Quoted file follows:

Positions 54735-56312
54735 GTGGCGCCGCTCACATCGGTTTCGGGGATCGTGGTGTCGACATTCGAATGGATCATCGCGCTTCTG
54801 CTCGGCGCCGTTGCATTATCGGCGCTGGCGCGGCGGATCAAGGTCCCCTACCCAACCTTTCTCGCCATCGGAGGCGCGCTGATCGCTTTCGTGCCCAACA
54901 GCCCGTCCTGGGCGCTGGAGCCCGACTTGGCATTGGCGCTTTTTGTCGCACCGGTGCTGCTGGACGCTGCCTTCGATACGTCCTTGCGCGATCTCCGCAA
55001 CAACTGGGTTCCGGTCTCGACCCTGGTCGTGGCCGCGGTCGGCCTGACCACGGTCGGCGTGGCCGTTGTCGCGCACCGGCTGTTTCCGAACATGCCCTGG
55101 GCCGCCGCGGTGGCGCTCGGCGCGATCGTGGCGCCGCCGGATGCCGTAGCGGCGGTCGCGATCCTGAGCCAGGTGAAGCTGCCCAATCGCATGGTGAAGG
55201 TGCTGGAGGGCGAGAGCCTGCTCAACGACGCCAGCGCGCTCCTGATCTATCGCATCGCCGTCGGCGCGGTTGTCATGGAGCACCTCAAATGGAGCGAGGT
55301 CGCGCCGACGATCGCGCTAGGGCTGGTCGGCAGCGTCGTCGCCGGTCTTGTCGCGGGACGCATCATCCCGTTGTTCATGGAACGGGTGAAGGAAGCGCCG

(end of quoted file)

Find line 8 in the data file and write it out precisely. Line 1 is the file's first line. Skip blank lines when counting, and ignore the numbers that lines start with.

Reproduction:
55301 CGCGCCGACGATCGCGCTAGGGCTGGTCGGCAGCGTCGTCGCCGGTCTTGTCGCGGGACGCATCATCCCGTTGTTCATGGAACGGGTGAAGGAAGCGCCG